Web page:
Female Employee shares a Hostile Work Environment Experience
West Virginia – Ex-Five Guys employee, Misty Ashworth, filed a lawsuit against Five Guys and her supervisor David Deerfield for subjecting her to a hostile work environment. Ashworth claims she reported workplace misconduct and no one investigated or even considered reviewing her claims.
The lawsuit was initially filed in Cabell Circuit Court in June 2015 then transferred to federal court the following month. According to the lawsuit, Ashworth began working as a server at the location in Pullman Square in April 2015. Ashworth claims her work performance surpassed her employer’s expectations. Although Ashworth maintained a commendable work performance, she alleged Deerfield approached her regarding sexual acts. Ashworth said his “sexually charged behavior” occurred frequently.
Ashworth and other female employees endured “quid pro quo” sexual harassment from Deerfield. Quid pro quo sexual harassment occurs when an employer or supervisor requests a sexual favor from an employee in exchange for something in return such as assistance with career advancement. The unsolicited behavior and misconduct caused the victims to become uncomfortable at work.
The Human Resources department was informed on several occasions about Deerfield’s sexual harassment. Ashworth claims HR failed to investigate the sexual harassment complaints and take action against Deerfield. A combination of ongoing sexual harassment and the lack of support from Human Resources led Ashworth to leave Five Guys in April.
An intolerable hostile work environment is far too stressful for any employee to experience. The aftermath of Ashworth’s experience with a hostile work environment included lost wages, emotional distress, inconvenience, and exasperation. The lawsuit indicates Five Guys breached the West Virginia Human Rights Act. The company’s actions caused Ashworth both personal and professional hardships. Currently, she is seeking “compensatory and punitive damages” and “pre- and post-judgment interest.”
Are you employed in a Hostile Work Environment?
The answer to this question could be difficult. Most individuals are unaware of what constitutes a hostile work environment. If you feel that you have fallen victim to consistent sexual harassment at work, but you’re not sure if it qualifies as a hostile work environment, you should immediately seek a hostile work environment attorney to review the conditions of your work environment, and provide legal answers to your questions.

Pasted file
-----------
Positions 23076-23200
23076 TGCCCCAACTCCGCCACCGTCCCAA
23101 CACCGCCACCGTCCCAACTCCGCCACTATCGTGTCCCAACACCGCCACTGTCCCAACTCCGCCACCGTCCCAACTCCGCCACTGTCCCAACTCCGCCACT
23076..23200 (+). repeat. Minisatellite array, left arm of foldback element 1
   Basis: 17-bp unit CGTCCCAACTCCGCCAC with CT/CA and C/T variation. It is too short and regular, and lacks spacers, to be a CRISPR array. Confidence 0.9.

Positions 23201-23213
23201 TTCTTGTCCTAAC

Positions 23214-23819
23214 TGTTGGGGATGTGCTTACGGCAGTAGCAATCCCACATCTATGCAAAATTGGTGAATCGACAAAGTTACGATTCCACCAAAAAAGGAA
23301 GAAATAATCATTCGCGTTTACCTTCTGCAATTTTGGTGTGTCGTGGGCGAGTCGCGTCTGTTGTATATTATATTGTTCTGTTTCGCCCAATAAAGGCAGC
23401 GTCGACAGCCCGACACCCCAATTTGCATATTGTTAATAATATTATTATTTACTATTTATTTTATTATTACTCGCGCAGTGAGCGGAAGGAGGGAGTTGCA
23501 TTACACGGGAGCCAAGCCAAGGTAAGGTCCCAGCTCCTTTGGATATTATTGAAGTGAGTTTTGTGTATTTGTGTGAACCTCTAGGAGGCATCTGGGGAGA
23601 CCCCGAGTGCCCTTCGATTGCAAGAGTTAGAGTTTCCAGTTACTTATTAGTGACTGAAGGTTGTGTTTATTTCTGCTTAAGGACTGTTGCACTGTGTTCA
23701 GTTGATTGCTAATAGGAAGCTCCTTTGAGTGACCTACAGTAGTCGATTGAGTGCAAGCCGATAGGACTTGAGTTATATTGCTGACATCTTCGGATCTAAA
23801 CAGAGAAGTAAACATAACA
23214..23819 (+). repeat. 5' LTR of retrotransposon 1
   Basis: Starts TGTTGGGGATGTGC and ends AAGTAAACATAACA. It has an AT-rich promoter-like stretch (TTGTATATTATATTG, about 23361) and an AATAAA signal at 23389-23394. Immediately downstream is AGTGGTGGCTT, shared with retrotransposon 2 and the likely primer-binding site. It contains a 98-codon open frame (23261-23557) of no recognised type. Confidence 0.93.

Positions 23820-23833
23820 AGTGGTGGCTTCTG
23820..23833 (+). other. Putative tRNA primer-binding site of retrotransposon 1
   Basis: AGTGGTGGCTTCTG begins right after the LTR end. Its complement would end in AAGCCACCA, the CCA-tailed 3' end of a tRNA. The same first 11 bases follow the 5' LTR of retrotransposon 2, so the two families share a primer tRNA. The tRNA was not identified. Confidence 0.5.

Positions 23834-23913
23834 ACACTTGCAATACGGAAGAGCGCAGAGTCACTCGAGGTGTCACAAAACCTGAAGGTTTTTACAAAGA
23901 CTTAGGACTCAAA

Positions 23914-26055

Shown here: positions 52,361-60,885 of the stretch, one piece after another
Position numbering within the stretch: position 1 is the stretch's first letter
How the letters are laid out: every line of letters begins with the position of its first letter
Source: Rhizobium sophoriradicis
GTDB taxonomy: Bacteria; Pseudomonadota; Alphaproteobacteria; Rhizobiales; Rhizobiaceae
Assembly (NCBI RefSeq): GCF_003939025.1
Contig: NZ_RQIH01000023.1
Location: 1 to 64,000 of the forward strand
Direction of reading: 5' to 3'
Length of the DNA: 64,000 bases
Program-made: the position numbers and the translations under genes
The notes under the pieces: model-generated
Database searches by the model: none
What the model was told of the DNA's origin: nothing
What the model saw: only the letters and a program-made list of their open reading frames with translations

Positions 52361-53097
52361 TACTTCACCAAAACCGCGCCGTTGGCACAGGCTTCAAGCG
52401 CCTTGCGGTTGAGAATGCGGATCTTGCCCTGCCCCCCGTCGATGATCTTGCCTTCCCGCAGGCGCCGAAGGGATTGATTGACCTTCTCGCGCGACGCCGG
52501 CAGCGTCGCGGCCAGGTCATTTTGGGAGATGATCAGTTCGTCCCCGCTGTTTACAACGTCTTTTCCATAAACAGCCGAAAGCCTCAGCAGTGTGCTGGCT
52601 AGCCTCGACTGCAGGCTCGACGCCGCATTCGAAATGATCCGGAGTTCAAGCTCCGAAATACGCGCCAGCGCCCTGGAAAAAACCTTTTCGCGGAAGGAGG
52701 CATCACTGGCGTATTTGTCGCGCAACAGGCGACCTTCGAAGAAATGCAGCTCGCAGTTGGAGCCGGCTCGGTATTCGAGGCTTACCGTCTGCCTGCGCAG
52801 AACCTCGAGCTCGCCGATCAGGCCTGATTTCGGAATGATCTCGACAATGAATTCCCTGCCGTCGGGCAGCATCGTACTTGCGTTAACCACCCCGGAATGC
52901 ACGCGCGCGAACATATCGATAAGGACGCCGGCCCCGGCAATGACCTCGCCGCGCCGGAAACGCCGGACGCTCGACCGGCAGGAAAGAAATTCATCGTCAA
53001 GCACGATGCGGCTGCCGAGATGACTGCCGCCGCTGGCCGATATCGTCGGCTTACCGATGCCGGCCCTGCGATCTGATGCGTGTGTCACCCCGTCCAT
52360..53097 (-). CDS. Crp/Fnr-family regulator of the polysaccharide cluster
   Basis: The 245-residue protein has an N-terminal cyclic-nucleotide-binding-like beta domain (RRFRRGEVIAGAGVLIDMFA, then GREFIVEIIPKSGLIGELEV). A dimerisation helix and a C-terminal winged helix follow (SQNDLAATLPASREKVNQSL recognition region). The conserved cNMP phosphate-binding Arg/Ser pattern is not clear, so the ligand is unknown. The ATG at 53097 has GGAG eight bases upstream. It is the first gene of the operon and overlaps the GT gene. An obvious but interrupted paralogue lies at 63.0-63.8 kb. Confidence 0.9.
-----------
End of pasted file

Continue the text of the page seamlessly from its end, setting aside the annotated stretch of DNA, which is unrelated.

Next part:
Employers or supervisors usually communicate with employees often because of the position they hold. It is their duty to make sure the workplace runs properly, remains free from misconduct, and always comply with the law. In the event that the communication becomes verbally abusive, vulgar and/or profane, and disrupts or compromises an employee’s ability to work, he or she may have been exposed to a hostile work environment.
The severity of offensive conduct produces hostility. Some employees become intimidated by the work environment and fear to file a complaint. It is very seldom that employees will ascertain a solution to the work-related issue immediately following the complaint.
Individuals would expect a victim enduring a hostile work environment to report it, but other individuals indirectly affected face a dilemma. Fortunately, the law understands some people are affected by being in the presence of a hostile work environment. The individuals who reveal wrongdoings behind closed doors are called whistleblowers. No one wants to be a whistleblower, but they want the hostility to come to a halt. Under circumstances as such, speak to a hostile work environment attorney.
Isaac Newton’s third law states, “For every action, there is an equal and opposite reaction.” The same concept applies to the workplace. For example, if a female employee’s employer is frequently subjecting her to a severe and pervasive workplace, and she reports it, there is a chance that she may experience workplace retaliation or termination following her report. The cycle continues until a hostile work environment attorney puts an end to the work battle.
Seek a Hostile Work Environment Attorney
If you are an employee who suffered from a hostile work environment in New York City, Miami, New Jersey, or Philadelphia, contact a hostile work environment attorney at the Derek Smith Law Group in New York, New Jersey, and Philadelphia. Our hostile work environment attorneys are knowledgeable about what constitutes a hostile work environment and experienced with the federal and state laws that protect employees from being coerced to work in an unethical place. For more information on a hostile work environment, call us at 800-807-2209 for a free consultation.
- How Employees Can Take Paid Leave While Schools Are Closed - September 14, 2020
- George Floyd’s Death Opens Communications About Race at Work - June 19, 2020
- Is Your Employer Using Coronavirus Firings to Discriminate? - April 9, 2020
- “Uber Black” Drivers May Be Entitled to Millions in Unpaid Employee Wages - April 7, 2020
- Employee Rights When Laid Off Due to Coronavirus - April 2, 2020
- Healthcare Workers’ Rights When Fired or Forced to Quit for Objecting to Work Conditions While Treating Coronavirus Patients - April 1, 2020
- How Can I Get Paid When I Can’t Work Due to Coronavirus? - March 30, 2020
- What the Families First Coronavirus Response Act Does for Employees Who Need Paid Leave? - March 20, 2020
- Employee Rights During the Coronavirus Outbreak: What U.S. Employees Need to Know - March 14, 2020
- The Coronavirus Spreads Racism and Anti-Chinese Sentiment - March 3, 2020